Renault revival may hinge on Nissan stake cut

Andrew Cummings
June 12, 2019

French automaker Renault SA has warned its alliance partner Nissan Motor Co that it would block the Japanese automaker's plan to overhaul its governance structure, Nissan confirmed yesterday, a move it called "regrettable".

French Finance Minister Bruno Le Maire is ready to cut the government's 15% stake in Renault to consolidate the carmaker's partnership with Nissan, Agence France-Presse reported on June 8.

But he said any merger would have to ensure the "durability" of Renault's alliance with Japanese automakers Nissan and Mitsubishi Motors, as well as preserve manufacturing jobs in France.

"It's not a final abstention, and Renault's position can still change", the source said.

Renault is pushing for a full merger between the pair, but there is deep skepticism of the plan at Nissan.

Le Maire's comments came only days after Italian-US carmaker Fiat Chrysler (FCA) pulled the plug on a proposed merger with Renault, saying negotiations had become "unreasonable" due to political resistance in Paris. "As now proposed, this does not seem to be the case". "Based closely on these recommendations, Nissan's board voted unanimously to strengthen corporate governance by transitioning from a company with statutory auditors to a company with three statutory committees", said the CEO.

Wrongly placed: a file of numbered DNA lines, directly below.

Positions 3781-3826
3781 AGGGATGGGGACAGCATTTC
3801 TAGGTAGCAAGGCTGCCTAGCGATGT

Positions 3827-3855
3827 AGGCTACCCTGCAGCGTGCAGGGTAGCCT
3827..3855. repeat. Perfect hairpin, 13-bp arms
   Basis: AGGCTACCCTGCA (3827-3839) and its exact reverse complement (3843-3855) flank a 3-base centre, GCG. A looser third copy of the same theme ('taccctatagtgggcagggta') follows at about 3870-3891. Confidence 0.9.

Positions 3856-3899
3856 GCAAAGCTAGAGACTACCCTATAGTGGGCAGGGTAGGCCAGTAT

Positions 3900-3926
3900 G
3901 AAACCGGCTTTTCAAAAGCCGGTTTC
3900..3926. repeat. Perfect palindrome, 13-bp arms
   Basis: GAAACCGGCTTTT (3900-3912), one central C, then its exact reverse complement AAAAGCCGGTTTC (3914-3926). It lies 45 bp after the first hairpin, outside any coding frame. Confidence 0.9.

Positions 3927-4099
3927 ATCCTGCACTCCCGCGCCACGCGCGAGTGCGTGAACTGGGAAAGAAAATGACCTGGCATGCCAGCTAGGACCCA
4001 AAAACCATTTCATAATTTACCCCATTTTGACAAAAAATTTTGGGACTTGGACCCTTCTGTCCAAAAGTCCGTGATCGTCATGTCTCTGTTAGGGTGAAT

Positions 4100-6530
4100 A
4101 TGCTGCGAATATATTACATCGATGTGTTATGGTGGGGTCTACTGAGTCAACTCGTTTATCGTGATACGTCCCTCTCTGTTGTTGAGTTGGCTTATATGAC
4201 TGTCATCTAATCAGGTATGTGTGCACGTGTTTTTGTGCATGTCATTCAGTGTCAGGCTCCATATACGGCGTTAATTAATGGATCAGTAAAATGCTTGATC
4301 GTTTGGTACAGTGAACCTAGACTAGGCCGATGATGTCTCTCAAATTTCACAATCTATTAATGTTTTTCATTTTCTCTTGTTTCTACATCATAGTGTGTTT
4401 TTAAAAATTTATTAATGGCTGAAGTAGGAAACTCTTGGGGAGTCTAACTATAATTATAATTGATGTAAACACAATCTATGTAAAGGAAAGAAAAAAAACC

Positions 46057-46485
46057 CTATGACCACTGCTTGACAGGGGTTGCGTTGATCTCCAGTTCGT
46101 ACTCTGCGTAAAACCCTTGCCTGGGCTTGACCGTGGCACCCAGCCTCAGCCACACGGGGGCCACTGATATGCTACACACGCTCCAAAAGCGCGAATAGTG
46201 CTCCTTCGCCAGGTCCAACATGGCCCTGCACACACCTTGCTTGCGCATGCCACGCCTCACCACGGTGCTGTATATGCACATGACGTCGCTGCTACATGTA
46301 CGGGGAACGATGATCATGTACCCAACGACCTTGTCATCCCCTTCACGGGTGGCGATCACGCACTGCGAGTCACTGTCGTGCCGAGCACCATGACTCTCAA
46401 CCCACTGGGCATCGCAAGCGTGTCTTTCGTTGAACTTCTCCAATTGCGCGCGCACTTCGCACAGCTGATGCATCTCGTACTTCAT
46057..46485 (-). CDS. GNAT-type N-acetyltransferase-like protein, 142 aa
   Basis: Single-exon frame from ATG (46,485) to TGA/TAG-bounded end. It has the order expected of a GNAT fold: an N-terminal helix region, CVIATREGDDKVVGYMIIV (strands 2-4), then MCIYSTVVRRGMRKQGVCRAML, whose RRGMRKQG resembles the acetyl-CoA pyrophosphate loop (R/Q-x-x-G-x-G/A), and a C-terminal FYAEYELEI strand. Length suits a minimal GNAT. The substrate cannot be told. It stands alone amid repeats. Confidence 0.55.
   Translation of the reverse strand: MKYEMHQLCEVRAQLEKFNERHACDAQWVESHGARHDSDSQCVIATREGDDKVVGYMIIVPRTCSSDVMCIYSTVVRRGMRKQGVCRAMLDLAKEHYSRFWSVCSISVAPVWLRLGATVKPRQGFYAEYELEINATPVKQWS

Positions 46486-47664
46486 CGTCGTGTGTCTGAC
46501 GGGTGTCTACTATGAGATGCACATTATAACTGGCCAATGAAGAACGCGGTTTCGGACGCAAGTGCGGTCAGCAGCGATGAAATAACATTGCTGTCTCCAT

Analysts say it would be hard and costly for Nissan to break away from Renault as the companies, partnering for two decades under Ghosn's leadership, share auto parts, research and investments.

The tensions that have been simmering beneath the surface since the arrest in November of Carlos Ghosn, the alliance's former head, burst into the open after Renault complained that it was being sidelined by Nissan.

"The management of Renault and the management of Nissan must resolve their difficulties and misunderstandings as soon as possible", he said Monday.

But he also said Renault should focus on shoring up its relationship with Nissan before pursuing mergers with other firms. "If there are differences of opinion, then I'd like for those to be discussed", he told Japan's Jiji news agency.

These commissions are being set up to help avoid situations such as those created by Ghosn by handing control over nomination, compensation and audit to three distinct bodies.

"Mr. Ghosn has not, as of today, had a chance to respond to on any of the questions raised", Ghosn's lawyers, Jean-Yves Le Borgne and François Zimeray, said in a statement on Monday.

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